PAUL DEWARPaul Dewar is the NDP MP for Ottawa Centre, and he has a fine political pedigree: his mother was a popular mayor of Ottawa. While Stephen Harper is happy to pose next to Chad Kroeger of Nickelback, Dewar says he prefers the storytelling songs of Leonard Cohen.
PS: Recent debates have been described as two hours of “heated agreement”;how do you gather interest and support without disagreement and antagonism?
PAUL DEWAR:First off, as New Democrats and colleagues in the House of Commons, you should expect that we have a lot in common. However, as this race has progressed I feel that we’re starting to see where the differences are, and what kind of leader each of us would be.
PS: Some have suggested that a friendly race results in lacklustre fundraising. How do you get donations without inciting fear and rage?
PD: With hope: fear is the easy way to motivate people, but it doesn’t provide a direction, a vision that people can share. In this era, when fear and anger dominate much of the political discussion, folks are a little sceptical when they see someone offering a positive alternative. However, I feel that in the long run it is the positive message — that the message of hope will win out.
PS: What, if anything, should be done to Canada’s Old Age Security system?
PD: One of the big myths out there is that only seniors care about our pension system, but the more I travel the more I find young people want to talk about it. Old Age Security and CPP are what a lot of Canadians are looking to underpin their income as they get older. The days of working for just one company are going away.
PS: How do you debunk the myth of Conservative economic performance?
PD: Economic leadership is about choices. We’ve seen how Stephen Harper’s government has ignored hardworking families and rewarded profitable corporations that didn’t need a handout. One example is how, at a time of deficits, Stephen Harper still gave tens of billions in corporate tax breaks, pushing Canada further into debt, and now he’s looking to cut things like OAS to pay for it. I don’t think that’s the priority of someone who understands how to get the economy to work for you or [me].
PS: Prime Minister Harper promised senate reform, and we’ve seen nothing of the sort. Brian Topp wants to see a mixed proportional house; what would you like to see?
PD: Back when I was the democratic reform critic under Jack Layton, I was a strong promoter of mixed-member representation in the House of Commons. The current system is broken and leads to people feeling like their votes don’t matter. That’s a problem in any democracy.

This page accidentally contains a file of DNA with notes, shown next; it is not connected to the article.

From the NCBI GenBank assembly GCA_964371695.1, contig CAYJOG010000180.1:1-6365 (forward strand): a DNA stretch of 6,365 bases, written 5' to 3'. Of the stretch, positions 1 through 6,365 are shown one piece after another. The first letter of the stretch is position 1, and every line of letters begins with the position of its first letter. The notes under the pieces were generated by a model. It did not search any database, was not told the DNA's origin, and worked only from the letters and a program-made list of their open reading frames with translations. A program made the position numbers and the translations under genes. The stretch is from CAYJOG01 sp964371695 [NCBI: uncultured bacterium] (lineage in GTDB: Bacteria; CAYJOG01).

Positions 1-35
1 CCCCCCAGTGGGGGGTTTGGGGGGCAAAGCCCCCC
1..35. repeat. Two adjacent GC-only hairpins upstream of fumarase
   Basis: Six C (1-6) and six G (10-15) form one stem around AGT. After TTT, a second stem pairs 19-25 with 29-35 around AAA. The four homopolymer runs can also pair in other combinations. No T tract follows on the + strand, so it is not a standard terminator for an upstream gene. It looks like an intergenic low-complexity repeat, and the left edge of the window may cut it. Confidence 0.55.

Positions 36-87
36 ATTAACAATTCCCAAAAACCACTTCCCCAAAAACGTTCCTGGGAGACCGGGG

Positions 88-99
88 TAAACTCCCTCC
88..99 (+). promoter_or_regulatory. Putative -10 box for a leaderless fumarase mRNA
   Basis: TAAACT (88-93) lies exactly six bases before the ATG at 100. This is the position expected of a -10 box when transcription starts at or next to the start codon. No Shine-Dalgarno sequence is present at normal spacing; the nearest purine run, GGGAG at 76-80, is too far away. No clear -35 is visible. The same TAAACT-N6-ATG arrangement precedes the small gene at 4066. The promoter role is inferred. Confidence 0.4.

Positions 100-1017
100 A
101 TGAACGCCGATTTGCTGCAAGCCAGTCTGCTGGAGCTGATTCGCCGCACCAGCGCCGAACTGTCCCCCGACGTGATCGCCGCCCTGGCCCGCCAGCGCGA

Stephen Harper used to talk about Senate reform, but he has now appointed more senators in his term in office than almost any other prime minister while failing to bring forward any real reforms. We need to take a very serious look at the Red Room and decide, as a country, if it serves a purpose any more.
PS: What kind of relationship would you like to see between the federal government, the Department of Aboriginal Affairs, and aboriginal people in Canada?
PD: Just recently, Stephen Harper hosted a big meeting in Ottawa and announced that there’s a new era in Federal-First Nations relations — yet after the cameras go away and the leaders go back to their communities, things just go back to the status quo. To see the real way this government feels about First Nations, just look at Attawapiskat.
We need to walk away from old practices and attitudes and start treating First Nations as the true nations they are. By actually working with them, making the changes they deem important, we will make a large step forward in our relationship. To keep the status quo is no longer an option. The stakes are too high.
PS: “Occupy” was one of the most used words in 2011. What, if anything, do you think the Occupy movement contributed to Canadian politics?
PD: I was motivated by the Occupy discussion — the movement initiated discussions in the streets, in the boardrooms and in the news about the growing economic disparity in our country. It seemed that the whole world was talking about how our economic system wasn’t working for people anymore. I think it contributed a great deal to our awareness of the growing inequality in Canada and the absolute necessity to deal with it.
PS: Stephen Harper has been the brunt of criticism during this leadership campaign. If you become leader of the NDP, will you take a more aggressive approach towards your political opponents?
PD: As leader of the NDP I will never stop fighting for fairness, equality and prosperity for Canadians.
Unlike Liberals, New Democrats aren’t pushovers. Just watch the House these days: you can see MPs like Linda Duncan, Peter Julian, Charlie Angus, Alexandre Bollerice, Guy Caron and Megan Leslie stand up and fight the Conservatives day after day. Every day our front bench gets stronger and Harper’s looks weaker.